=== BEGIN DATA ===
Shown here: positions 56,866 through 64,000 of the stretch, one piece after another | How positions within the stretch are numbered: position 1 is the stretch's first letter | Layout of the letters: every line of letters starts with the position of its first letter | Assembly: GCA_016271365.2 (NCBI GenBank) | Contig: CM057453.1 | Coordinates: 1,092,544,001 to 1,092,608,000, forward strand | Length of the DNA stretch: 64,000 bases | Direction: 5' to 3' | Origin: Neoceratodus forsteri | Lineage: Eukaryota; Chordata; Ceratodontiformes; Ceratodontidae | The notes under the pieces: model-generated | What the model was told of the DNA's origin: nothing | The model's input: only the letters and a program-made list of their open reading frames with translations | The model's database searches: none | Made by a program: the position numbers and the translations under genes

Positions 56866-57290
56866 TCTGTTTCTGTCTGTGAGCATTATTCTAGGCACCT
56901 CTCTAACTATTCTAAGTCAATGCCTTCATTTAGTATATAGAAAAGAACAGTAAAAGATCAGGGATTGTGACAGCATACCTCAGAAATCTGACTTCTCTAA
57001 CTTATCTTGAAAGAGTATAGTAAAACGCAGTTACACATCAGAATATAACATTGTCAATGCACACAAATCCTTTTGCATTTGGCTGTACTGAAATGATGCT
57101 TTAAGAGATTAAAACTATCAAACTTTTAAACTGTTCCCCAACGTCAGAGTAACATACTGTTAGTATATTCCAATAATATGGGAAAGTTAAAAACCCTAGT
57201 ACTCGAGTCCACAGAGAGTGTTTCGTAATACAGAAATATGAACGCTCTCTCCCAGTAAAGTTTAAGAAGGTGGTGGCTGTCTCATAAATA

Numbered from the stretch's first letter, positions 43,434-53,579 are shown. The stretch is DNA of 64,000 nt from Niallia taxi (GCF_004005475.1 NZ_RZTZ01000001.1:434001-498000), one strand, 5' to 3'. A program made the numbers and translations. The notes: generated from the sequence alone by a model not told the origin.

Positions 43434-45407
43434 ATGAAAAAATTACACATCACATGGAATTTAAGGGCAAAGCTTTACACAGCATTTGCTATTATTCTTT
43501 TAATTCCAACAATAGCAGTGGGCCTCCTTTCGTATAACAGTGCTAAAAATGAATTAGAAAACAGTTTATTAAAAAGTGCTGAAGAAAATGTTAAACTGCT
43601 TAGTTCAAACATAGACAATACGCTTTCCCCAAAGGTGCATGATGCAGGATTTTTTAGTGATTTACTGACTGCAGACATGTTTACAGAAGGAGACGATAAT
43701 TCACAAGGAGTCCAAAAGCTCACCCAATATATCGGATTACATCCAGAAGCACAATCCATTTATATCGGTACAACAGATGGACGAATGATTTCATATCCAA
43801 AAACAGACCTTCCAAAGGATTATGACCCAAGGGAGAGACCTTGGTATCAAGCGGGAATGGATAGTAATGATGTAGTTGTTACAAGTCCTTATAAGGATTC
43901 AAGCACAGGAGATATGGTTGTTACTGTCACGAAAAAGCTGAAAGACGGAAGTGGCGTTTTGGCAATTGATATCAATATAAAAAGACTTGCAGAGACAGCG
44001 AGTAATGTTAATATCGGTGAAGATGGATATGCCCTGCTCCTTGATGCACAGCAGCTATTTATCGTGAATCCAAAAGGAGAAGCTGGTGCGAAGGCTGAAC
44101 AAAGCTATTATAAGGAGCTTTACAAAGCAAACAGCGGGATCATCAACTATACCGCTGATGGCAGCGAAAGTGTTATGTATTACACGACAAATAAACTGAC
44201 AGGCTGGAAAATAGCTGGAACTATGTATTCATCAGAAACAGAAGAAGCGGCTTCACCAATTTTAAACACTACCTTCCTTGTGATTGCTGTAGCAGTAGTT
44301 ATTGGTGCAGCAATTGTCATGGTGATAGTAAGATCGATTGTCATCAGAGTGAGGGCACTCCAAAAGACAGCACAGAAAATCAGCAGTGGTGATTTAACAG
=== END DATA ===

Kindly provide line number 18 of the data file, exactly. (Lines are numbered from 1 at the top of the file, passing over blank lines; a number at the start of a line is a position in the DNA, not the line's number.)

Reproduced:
44201 AGGCTGGAAAATAGCTGGAACTATGTATTCATCAGAAACAGAAGAAGCGGCTTCACCAATTTTAAACACTACCTTCCTTGTGATTGCTGTAGCAGTAGTT